Freedom of speech is definitely more complicated than "I can say what I want where I want to," depending on where you are saying it and and what you're saying. For instance, on the Internet, you may be logged in from a computer in France, but to a site that is located in the USA. You are "speaking" on USA soil and in some instances may be taken to court for either civil or criminal charges.

Public Spaces

There are certainly some instances where your freedom to speech can be limited or banned by the government. While you may believe that what are often mistaken for pubic spaces such as sidewalks, the streets, and government buildings, they are not actually public at all. There are police and guards that will stop you from speaking openly and if you resist you may be arrested.

Obscenity

Under First Amendment constitutional analysis, obscenity is not protected speech and you can be arrested for obscenity. However, you have to meet a very long list of requirements in order to have something labeled as obscenity. One of the requirements is the speech in question must not have any social, political, artistic, scientific, etc. value at all—which is tough for a jury to find even if it the video in question is a compelling video.

Incitement

There are rules against incitement of violence or panic, which you can find in Brandenburg v. Ohio. On the other hand, this legal test probably does say that you can be arrested for shouting "Fire!" in a crowded theater.

Hate Speech

Although hate speech can technically be subject to government regulation under the Constitution, the courts have generally taken a broad reading of the First Amendment in these instances.

Sexual Harassment

It may be that the words that you speak are of a nature that can bring about a civil lawsuit. For example, a boss who says, "Have sex with me or else you're fired," is engaging in speech of a sexual harassment nature. He can be penalized for saying those words through civil suit.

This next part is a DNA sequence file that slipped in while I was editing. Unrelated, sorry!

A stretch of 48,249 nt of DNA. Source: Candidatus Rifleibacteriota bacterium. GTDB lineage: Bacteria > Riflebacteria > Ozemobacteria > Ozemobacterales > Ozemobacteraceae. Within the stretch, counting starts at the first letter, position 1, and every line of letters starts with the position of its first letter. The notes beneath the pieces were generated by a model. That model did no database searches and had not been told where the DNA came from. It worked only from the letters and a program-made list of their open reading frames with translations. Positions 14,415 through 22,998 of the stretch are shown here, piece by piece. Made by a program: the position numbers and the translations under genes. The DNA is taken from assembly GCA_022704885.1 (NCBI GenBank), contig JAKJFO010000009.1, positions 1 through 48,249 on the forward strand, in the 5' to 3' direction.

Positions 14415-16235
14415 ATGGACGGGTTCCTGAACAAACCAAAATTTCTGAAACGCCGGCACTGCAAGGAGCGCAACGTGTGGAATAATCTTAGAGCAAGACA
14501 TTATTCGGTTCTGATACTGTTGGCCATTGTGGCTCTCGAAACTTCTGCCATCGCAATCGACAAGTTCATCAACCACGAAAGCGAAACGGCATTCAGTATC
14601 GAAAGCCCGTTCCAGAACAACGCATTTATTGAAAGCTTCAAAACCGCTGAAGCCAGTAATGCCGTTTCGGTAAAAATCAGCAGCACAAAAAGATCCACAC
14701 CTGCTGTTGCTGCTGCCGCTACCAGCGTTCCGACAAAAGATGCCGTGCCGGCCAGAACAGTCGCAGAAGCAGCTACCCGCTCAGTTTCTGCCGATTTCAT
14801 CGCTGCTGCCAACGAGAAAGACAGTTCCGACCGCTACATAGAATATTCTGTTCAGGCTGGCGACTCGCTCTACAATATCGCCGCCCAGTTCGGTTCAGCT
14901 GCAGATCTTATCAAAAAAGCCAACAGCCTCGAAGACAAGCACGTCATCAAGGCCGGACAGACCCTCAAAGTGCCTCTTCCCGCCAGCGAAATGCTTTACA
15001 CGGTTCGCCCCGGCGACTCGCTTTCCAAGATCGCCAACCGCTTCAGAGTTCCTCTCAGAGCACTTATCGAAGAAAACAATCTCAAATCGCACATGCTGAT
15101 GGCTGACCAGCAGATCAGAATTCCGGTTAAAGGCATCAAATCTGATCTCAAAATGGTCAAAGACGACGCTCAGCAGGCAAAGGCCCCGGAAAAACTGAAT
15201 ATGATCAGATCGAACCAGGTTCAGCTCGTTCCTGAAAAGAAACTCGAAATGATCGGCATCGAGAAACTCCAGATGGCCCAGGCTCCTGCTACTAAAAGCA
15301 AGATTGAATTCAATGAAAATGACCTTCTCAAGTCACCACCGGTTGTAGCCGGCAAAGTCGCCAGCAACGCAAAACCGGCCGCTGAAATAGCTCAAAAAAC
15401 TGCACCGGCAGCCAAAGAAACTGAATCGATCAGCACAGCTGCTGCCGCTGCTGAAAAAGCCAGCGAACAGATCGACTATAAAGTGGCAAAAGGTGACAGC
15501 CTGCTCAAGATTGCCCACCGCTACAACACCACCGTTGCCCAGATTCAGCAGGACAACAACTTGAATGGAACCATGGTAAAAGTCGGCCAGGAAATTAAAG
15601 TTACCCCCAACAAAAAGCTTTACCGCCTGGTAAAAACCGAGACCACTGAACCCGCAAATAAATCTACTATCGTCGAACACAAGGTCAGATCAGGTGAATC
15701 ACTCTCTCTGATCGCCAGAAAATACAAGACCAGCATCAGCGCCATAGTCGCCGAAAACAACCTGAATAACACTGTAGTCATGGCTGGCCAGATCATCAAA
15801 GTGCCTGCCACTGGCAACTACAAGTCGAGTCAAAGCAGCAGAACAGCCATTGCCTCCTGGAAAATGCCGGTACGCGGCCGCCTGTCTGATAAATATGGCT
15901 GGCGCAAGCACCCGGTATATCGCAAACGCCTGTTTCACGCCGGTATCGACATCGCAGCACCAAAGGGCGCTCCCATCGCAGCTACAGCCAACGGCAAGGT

Use of Ideas Theory

It is important to note that the First Amendment was originally set up under the "use of ideas theory". Basically, the idea was that popular opinions would gain social currency while unpopular ideas would be driven out of use and fall into disuse. Thus, it is up to each of us to vocally drive out unpopular ideas from use of ideas in order to keep the system working. This fact has become lost in the whole, "Respect everyone's ideas," idiocy that's gone around. It is literally up to us to criticize people who spread ideas we find disgusting to the point that it becomes a stigma to hold those ideas.

As such, most people who argue that they have the freedom of speech to say whatever they want to be completely misguided about the meaning of free speech. Namely, that free speech is partially about the brutal and vicious destruction of terrible ideas through public humiliation and criticism.

The First Amendment is supposed to apply even to infringement on free speech by businesses and private citizens, especially if that infringement on free speech is done by threatening another person with physical injury, loss of job or death.

In short, yes, you can say a whole lot; however, it is inaccurate to say you can say anything you want.